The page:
Reddit and HIPAA

  1. 3
    So I was browsing through nursing on reddit and a new grad posted about a med error they caught. Unfortunately they also gave the time frame the pt was admitted, the pts age, gender, admit diagnosis, etc. What are the chances this is truly a HIPAA violation? I'm all for posting on social media, but the OP could have easily told their story without so much patient detail.
    Meriwhen, GrnTea, and poppycat like this.
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  3. 6 Comments so far...

  4. 2
    I agree.

    It's okay to tell stories but don't give every detail away! You never know who is using the boards.
    GrnTea and poppycat like this.
  5. 1
    Quote from SionainnRN
    So I was browsing through nursing on reddit and a new grad posted about a med error they caught. Unfortunately they also gave the time frame the pt was admitted, the pts age, gender, admit diagnosis, etc. What are the chances this is truly a HIPAA violation? I'm all for posting on social media, but the OP could have easily told their story without so much patient detail.
    2 identifiers.....just 2 identifiers ....YES it's HIPAA! the best policy about social media? KEEP YOUR PATIENTS BUSINESS OFF OF IT!!!!!!!!!

    As far as being a student....many schools have adopted very strict social media policies that if violated result in expulsion.
    NevadaFighter likes this.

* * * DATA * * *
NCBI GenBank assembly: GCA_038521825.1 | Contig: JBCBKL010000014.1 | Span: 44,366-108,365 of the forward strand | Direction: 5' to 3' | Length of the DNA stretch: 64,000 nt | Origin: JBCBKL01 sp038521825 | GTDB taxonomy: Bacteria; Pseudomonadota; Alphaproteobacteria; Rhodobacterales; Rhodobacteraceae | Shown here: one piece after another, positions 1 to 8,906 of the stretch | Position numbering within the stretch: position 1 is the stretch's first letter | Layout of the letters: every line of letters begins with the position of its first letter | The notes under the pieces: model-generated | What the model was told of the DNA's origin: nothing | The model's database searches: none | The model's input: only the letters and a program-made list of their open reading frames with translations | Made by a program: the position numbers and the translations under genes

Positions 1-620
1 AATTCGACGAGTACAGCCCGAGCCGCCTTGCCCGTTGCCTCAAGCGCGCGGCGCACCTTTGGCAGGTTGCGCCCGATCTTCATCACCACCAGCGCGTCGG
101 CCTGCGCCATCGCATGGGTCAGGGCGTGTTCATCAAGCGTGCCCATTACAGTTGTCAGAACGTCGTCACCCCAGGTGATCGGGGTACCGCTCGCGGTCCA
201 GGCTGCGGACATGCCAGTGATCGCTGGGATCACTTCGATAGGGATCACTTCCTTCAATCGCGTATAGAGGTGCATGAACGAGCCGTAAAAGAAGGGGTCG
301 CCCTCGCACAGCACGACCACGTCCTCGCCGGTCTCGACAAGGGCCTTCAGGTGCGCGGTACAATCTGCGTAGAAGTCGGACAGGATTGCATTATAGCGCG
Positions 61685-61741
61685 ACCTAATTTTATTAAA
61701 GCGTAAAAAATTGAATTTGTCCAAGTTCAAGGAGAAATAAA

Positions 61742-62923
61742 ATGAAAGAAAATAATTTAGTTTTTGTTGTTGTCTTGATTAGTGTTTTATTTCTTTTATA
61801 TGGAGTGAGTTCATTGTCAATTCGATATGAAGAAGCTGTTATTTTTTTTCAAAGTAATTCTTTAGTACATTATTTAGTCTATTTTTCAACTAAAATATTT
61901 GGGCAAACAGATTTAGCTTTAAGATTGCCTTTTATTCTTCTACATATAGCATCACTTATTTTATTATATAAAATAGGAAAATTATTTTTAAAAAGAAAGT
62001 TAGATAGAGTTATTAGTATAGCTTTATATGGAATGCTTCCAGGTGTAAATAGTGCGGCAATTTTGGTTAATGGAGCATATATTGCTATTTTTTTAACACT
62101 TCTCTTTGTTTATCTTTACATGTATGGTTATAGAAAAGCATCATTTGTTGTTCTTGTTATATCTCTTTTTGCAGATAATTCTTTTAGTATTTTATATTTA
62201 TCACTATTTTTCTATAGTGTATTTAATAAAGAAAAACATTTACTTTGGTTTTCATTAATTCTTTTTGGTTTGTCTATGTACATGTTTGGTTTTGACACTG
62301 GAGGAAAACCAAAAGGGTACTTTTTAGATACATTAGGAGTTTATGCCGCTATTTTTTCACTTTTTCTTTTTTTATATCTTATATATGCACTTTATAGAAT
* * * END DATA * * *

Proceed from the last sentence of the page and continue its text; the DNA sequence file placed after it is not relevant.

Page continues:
6. 0
    Yes! I really can't believe someone would put anything like that in writing, anywhere! I was also very surprised when a local newspaper published a story about a nurse and her experiences with pt families. They had major details and ran a photo of the nurse. If my family member had been her pt, I would be very upset that she discussed the case in the media and it certainly seemed like a HIPPA violation...
  7. 0
    HIPAA indeed. Some people just aren't meant to use the internet...
  8. 0
    Luckily they took it down, even though they said it wasn't a HIPAA violation, sigh. It's sad cause just a two second look at the posters history shows what state and city they live in plus the type of facility they work at. I learned the hard way, but come on, people really need to stop posting about patients!!!
  9. 0
    Some people are stuck in the habit of oversharing on social media sites-- even if that information is not theirs to share. A good rule of thumb is to always assume that privacy filters are meaningless. Because they are. And simply hitting delete or hiding behind a filter will not make a lick of difference when HIPAA comes a knockin' at your door. What is posted will always remain on your hands; unfortunately, this is a critical concept of the internet that many of its users do not understand.

    The best policy? Don't talk about your patients. Simplest way to solve it!


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